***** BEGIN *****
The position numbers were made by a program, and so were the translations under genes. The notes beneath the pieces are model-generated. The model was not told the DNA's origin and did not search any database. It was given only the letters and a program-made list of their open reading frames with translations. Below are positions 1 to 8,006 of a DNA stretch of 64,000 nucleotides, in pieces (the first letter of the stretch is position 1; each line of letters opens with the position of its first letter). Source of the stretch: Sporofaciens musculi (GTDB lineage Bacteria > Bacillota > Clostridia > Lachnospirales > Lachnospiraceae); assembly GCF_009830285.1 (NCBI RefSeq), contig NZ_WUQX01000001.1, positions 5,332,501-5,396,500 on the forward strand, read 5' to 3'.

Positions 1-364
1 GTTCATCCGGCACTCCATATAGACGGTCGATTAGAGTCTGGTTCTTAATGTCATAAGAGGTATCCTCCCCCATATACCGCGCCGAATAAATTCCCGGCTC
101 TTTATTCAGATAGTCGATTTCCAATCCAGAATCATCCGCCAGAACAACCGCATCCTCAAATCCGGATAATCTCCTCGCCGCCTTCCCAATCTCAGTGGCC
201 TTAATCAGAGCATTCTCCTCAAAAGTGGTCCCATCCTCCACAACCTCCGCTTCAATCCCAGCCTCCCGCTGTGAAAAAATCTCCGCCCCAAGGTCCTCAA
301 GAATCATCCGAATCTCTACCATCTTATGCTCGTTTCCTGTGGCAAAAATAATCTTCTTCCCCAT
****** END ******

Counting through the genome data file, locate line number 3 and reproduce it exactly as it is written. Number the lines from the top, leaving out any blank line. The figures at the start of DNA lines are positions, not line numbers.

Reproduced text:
1 GTTCATCCGGCACTCCATATAGACGGTCGATTAGAGTCTGGTTCTTAATGTCATAAGAGGTATCCTCCCCCATATACCGCGCCGAATAAATTCCCGGCTC